[vc_row][vc_column width=”1/2″][text_output]Each month the Amphibian Survival Alliance shines the spotlight on individual accomplishments for amphibian conservation through our Amphibian Champions program. This month’s Amphibian Champion is Esté Matthew, a Masters student at North-West University (Potchefstroom campus) in South Africa. Esté has always had a keen interest in wildlife and sciences. From a very young age she had a particular love of dogs and was very interested in conservation. She was thrilled when she realised at university that it would finally be possible to combine her two passions in life.
Esté was also honoured at the 2015 Amphibian Conservation and Research Symposium in Cambridge, UK as a Future Leader of Amphibian Conservation, and where she presented her research on the use of sniffer dogs as a new method for finding elusive species for monitoring. This sniffer dog project was also a winner of an Amphibian Survival Alliance seed grant. You can learn more about this project here.[/text_output][line][text_output]What got you interested in amphibians?
I have always had a keen interest in animal conservation from a young age, and therefore it was an obvious choice for me to study in the biological sciences at university. I obtained a BSc. in Physiology and Zoology in 2012, and a BSc. Honours in Biodiversity and Conservation Ecology in 2013. At our university we are very fortunate to have one of the leading amphibian research groups in the country. I was exposed to their research activities at especially post-graduate colloquia and got fascinated with amphibian research.
What are your earliest memories of interacting with amphibians? Do you have any funny stories to share?
My earliest interaction with amphibians included my Dad and me finding frogs (mostly African clawed frogs) in our swimming pool at home. We spent some time netting them out of the water and releasing them in a nearby wetland.
When did you learn that amphibians were in trouble and how did this make you feel?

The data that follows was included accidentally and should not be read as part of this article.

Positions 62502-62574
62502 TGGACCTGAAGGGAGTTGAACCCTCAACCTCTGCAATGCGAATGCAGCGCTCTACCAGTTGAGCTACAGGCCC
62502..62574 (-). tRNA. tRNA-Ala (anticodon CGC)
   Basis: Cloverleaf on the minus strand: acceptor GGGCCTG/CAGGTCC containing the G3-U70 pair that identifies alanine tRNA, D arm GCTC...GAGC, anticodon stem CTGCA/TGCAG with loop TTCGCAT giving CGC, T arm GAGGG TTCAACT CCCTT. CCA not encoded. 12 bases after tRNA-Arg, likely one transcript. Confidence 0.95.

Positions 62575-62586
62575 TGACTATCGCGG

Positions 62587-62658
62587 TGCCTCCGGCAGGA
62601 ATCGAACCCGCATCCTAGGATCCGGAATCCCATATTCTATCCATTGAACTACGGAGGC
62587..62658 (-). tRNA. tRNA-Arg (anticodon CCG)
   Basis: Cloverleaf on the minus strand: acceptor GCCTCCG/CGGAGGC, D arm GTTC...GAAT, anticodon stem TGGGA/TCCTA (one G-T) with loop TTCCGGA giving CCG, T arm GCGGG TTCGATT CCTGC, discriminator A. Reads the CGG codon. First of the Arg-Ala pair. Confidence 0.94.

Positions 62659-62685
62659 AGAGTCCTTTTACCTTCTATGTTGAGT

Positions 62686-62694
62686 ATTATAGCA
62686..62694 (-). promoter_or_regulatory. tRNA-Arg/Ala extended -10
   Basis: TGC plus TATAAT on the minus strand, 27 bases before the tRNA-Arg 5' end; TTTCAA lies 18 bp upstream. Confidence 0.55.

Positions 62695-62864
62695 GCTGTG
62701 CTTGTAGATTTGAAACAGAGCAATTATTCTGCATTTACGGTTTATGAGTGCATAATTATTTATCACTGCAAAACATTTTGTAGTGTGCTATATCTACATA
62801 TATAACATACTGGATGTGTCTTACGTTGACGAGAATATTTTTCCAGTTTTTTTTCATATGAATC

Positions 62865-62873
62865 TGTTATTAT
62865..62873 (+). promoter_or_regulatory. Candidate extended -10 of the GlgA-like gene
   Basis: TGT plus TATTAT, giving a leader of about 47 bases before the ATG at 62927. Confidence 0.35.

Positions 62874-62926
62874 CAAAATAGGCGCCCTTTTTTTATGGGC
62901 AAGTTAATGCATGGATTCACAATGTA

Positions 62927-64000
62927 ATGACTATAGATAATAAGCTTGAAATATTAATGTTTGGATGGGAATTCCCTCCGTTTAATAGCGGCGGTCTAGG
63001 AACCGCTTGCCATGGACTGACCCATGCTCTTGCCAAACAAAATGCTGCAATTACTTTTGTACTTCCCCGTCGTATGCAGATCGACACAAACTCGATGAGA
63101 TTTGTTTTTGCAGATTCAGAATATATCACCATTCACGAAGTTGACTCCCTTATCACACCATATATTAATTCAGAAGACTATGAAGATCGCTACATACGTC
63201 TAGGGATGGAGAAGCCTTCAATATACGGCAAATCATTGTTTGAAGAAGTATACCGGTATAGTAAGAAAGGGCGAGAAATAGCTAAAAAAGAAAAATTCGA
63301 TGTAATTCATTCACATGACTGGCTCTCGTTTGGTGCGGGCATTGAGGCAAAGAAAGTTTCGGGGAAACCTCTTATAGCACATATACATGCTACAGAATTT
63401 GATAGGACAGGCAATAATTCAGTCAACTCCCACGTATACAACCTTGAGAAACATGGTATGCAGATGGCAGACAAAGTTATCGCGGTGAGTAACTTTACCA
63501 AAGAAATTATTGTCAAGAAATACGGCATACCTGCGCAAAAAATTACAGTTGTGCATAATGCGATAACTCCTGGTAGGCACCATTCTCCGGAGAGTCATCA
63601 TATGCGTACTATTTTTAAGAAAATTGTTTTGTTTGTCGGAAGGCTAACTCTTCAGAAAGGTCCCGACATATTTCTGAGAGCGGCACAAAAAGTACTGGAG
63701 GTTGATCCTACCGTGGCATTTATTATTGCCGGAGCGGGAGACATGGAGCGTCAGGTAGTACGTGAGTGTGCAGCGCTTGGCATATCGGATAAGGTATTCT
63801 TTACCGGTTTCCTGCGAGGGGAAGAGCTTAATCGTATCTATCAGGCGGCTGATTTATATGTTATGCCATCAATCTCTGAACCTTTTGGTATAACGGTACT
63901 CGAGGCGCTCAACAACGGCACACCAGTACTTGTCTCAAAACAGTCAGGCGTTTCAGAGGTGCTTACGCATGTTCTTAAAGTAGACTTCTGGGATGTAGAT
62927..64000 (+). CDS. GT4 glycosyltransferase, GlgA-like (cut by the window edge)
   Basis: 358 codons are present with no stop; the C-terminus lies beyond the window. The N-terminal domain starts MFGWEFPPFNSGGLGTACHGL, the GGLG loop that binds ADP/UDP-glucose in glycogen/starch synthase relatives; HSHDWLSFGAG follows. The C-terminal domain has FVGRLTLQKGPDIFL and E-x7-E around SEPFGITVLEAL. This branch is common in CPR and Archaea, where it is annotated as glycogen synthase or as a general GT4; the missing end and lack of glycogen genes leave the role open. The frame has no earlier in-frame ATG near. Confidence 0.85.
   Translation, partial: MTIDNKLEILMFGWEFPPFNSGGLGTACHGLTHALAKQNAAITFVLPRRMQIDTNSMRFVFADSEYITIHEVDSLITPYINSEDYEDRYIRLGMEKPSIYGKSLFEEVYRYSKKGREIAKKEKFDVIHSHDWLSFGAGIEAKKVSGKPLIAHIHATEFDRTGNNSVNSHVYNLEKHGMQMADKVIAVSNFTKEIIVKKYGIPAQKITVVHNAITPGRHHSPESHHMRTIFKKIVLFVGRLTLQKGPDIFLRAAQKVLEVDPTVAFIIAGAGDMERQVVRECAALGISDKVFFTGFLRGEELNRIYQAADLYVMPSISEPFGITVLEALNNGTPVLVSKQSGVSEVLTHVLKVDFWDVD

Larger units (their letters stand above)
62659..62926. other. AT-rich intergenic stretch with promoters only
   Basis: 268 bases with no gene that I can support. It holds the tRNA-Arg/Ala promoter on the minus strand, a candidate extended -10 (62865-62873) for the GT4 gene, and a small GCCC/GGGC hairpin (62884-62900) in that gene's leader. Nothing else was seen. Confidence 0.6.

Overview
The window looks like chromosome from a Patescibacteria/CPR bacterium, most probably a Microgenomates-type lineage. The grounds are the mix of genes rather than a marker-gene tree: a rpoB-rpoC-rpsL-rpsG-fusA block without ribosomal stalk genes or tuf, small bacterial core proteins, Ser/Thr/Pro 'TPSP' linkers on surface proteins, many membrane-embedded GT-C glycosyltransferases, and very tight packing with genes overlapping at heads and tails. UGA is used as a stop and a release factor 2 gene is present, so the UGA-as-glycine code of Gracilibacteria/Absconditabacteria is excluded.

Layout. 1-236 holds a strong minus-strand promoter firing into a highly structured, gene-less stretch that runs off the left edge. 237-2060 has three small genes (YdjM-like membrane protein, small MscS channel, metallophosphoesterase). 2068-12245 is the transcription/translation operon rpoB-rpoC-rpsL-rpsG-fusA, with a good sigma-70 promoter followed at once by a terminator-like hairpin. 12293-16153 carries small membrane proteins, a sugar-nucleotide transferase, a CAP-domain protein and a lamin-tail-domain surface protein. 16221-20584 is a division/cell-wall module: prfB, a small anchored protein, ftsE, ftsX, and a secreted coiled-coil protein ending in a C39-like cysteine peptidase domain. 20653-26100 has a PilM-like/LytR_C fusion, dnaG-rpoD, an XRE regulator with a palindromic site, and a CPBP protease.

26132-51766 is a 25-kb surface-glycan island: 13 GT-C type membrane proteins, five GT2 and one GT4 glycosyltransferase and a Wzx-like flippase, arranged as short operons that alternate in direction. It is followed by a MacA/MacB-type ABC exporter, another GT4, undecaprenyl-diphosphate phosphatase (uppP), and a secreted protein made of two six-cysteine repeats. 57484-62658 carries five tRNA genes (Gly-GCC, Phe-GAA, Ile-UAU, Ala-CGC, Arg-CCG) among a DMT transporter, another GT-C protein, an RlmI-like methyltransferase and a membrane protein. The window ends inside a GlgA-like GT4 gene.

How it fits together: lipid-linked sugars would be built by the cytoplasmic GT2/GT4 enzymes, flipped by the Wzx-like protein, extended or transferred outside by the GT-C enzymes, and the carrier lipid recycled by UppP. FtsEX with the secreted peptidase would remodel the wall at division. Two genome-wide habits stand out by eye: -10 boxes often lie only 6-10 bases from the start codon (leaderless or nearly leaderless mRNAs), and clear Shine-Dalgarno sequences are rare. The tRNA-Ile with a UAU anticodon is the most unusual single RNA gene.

When I started my studies at the University I was shocked when I heard (during a first-year lecture) that amphibians where more threatened than any other vertebrate group. Knowing that the local general public mostly saw amphibians as pests (and less important than other animals) was a concern for me.
What are your thoughts on the future prospects for amphibian conservation and preventing further extinctions? Do amphibians face a bright or a gloomy future?
Some threats are seemingly easier to mitigate (e.g., regulate illegal trade) than others (e.g., prevent an epidemic from expanding). I suspect that all the awareness being raised through NGOs and social media, and advances made in conservation research that amphibians stand a much better chance of surviving today than they did a decade ago. However I believe that if we fail to continue expanding and improving these efforts further declines and even more extinctions might be expected.
Can you tell us a little about your current work and focus?
After attending a colloquium about the use of sniffer dogs to locate precious minerals, I realised the potential for this concept to be applied to amphibian conservation, and immediately bought a dog and set about convincing my supervisor it was a good idea for a masters project! Fortunately, we have been very successful with the project; Jessie the Border Collie has been conditioned to indicate on live Giant Bullfrogs as well as dilutions of their scent (up to 1:100,000). She also has the ability to find scents that are more than 6 months old and is able to track the scent of live frogs over a water body in their natural environment. We are now focussing on training Jessie to locate threatened species (e.g., Amathole Toads) as part of larger conservation projects. .
What are some of the things that our readers can do to help protect amphibians?
The best advice that I can give readers regarding the protection of amphibians is that they should never just kill an animal they find, even if they are afraid of amphibians. The first thing one should do is get to know the species in your area and whether they are being endangered by any particular cause. Get in contact with any local organizations such as garden or wildlife societies that may be operating in your area, to discuss possible existing or new amphibian conservation campaigns that can be tailored to the specific needs of your community. NGO websites and social media are also great places to find new and innovative ideas to help protect amphibians. On a smaller scale, one can start by making your garden more frog-friendly.
What keeps you personally motivated and dedicated to saving amphibians?
Global amphibian populations have for the past three decades showed a concerning decline which has led to the extinction of some species. I am constantly motivated by the fact that I can personally, through my research, make a difference to the wellbeing of amphibians.
Using a sniffer dog can make locating amphibians much easier, which can lead to better research results and better informed conservation planning.
By doing our part for the animals we also hope to inspire other to do the same.
Follow Jessie’s work on Facebook and be sure to check out the amazing video below!
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